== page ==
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বাংলা
Dhaka Tribune

To be kind

Senior citizens remain neglected and forgotten in society. It is about time that changed.

Update : 25 Sep 2022, 10:34 PM

Due to the influence of globalization, technological developments, urbanization, migration, and changing family structure, the lives of older people are becoming more vulnerable in direct and indirect ways -- which are often considered a burden to the family as well.


The recent incident of the suicide of one senior citizen, Abu Mohsin Khan, in Dhaka was alarming for many. The increasing number of old homes may also be indicative of the current situation, though debate may arise regarding old homes -- whether it is negative or positive.


Not all hazards that they face relate to financial matters; they rather go beyond and often concern mental and physical abuse, disrespect, and enforced solitude. The treatment of senior citizens is also dependent on their social class and status as well as the solvency of the family. 


The changing landscape

The average lifespan of Bangladeshi people was less than 50 years during the '70s, which has now increased to 72 years. Currently, more than 13 million senior citizens are living, which is over 8% of the country’s total population. Within the year 2050, the number will be 21.5% of the total population -- indicating one senior citizen among every five people. 


According to the United Nations Human Development Index Ranking in 2018, Bangladesh ranked 136th among 189 countries based on the number of older people. With the improvement of medical science along with the decreasing rate of child mortality, the life expectancy of people is increasing.

 

Thus, there is a larger number of older people that need to be taken care of. Besides biological changes, aging is related with other transitions in life, from retirement to appropriate housing, weakening health conditions, and often, the passing of spouses. 


Moreover, family structures are now transforming, with more nuclear families and less extended families. There is thus an increase in medical costs and pressure on social security. Moreover, the traditional norms and values are transforming along with other multi-causal factors. 


All of this means that senior members have been passing through a critical situation with psychological, physiological, and social requirements. Their vulnerability in terms of living arrangements, food consumption, possessions on wealth, participation in the decision-making of the family and overall social respect only appears to increase as they continue to age.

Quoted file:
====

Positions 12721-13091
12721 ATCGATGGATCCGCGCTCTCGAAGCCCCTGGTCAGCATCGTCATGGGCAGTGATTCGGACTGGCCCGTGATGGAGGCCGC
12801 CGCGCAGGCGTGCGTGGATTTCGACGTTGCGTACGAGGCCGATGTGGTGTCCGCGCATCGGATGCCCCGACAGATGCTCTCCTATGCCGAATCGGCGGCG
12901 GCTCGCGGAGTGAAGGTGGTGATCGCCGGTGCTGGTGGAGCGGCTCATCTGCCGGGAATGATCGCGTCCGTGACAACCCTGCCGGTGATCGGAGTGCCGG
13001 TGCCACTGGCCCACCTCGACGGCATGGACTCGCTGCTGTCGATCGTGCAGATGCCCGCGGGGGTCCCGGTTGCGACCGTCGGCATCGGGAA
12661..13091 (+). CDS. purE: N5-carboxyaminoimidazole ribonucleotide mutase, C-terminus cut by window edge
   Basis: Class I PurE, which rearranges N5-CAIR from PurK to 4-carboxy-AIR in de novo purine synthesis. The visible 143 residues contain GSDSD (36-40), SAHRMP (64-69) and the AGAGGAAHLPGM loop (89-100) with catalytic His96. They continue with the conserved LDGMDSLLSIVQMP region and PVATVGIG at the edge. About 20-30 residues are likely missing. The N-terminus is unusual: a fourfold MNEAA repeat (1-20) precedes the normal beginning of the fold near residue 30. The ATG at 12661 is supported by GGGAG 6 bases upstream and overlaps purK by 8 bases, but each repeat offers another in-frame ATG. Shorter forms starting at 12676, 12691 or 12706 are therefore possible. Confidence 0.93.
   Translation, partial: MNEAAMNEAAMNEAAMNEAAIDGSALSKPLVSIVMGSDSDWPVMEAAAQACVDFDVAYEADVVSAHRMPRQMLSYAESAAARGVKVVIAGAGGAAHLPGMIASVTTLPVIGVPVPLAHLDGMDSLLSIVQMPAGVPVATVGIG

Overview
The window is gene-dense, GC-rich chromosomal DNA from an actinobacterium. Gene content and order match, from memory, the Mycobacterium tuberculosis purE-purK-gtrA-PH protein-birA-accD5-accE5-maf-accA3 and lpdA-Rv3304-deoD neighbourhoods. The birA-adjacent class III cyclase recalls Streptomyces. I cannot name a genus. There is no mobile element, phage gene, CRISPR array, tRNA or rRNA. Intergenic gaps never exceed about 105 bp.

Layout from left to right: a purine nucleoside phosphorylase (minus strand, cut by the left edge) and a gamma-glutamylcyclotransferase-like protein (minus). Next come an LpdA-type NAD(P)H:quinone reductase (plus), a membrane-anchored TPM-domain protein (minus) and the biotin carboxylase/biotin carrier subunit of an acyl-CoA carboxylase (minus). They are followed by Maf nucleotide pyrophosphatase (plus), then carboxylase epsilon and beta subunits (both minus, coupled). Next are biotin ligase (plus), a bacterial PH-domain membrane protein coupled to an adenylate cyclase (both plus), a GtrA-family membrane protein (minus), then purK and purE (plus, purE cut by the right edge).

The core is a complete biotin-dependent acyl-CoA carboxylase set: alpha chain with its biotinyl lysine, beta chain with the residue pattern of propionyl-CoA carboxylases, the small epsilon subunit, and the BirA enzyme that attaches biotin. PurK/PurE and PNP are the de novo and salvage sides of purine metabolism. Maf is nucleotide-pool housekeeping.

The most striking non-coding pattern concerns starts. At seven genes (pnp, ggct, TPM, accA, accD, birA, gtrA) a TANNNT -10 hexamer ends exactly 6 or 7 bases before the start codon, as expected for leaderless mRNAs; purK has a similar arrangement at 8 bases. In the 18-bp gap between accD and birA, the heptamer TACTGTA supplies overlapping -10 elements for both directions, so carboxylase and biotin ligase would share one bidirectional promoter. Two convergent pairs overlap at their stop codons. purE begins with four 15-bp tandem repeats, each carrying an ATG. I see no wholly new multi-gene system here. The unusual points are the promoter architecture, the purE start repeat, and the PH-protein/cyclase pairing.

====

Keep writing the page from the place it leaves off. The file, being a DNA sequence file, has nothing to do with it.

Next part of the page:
Compared to the early years, the circumstances of the senior citizens of Bangladesh are deteriorating in terms of respect and decision-making power. Currently, there are around 1.6 million senior citizens living in Dhaka city, and solitude among them is more extreme than in any other area. The number of old homes mostly reside in the capital city too. 


Officially, six old-age homes are maintained by the social welfare ministry; those are situated in Dhaka, Rajshahi, Sylhet, Barishal, Chittagong, and Bagerhat. The rest are owned and operated privately. Whether the owner is public or private, most of the old-age home conditions aren’t up to the mark or anywhere resembling the international standard. 


What the rest of the world does

Most countries preserve special laws concerning care and well-being for the aged in the community. For instance, the Philippines provides tax exemption on income, VAT exemption on purchasing medicine and medical services, 50% discount on daily life services like gas, water, etc. 


Japan is one step ahead in the caring of those in their twilight years; along with community homes, the government of Japan provides extra support to those interested to work after stipulated work and also pays an amount for day-to-day needs and medical services.


The United Kingdom, a country of 2.9 million senior citizens provides what is known as “carer’s allowance” in response to the welfare of elder citizens. Almost all the countries provide old age allowance for the financially challenged old citizen. 

 

Countries of the southeast region also have legal protection for senior citizens. India passed the “Maintenance and Welfare of Parents and Senior Citizens Act-2007” and if someone violates the law, there are fines and possible imprisonment. China has the “Law for the Protection of the Rights and Interest of the Elderly-2013,” and Singapore the “Maintenance of Parents Act-1995.” 


What Bangladesh does

According to the “Parents Maintenance Act-2013’’ anyone who fails to support his parents without logical reasons will face up to $1200 fines and imprisonment in case of the unpaid fine. In addition, 10% of each child’s total income has to be given to their parents regularly, if they live separately. 


Respect and care are a matter of emotions rather than a legal issue. Thus it isn’t less painful for parents if their care is held through enforcement. 

 

Moreover, children are allowed to send parents to old homes against their wishes, and the aggrieved parents have the right to file cases against their children that decline to support them. A first-class magistrate court will settle issues related to the violation of the law and for reconciliation of any issues, local government representatives are authorized to settle the disputes.

 

Older citizens aren't a burden but rather the source of knowledge, experience, and wisdom in reconstructing the nation's progress. The responsibility goes to everyone to have patience, to value their contribution, and above all, to be human in order to ensure comfort for the elderly. 


Taskina Huq is Deputy Director, Bangladesh Institute of Governance and Management (BIGM). Fariya Tabassum is Research Associate, Bangladesh Institute of Governance and Management (BIGM).


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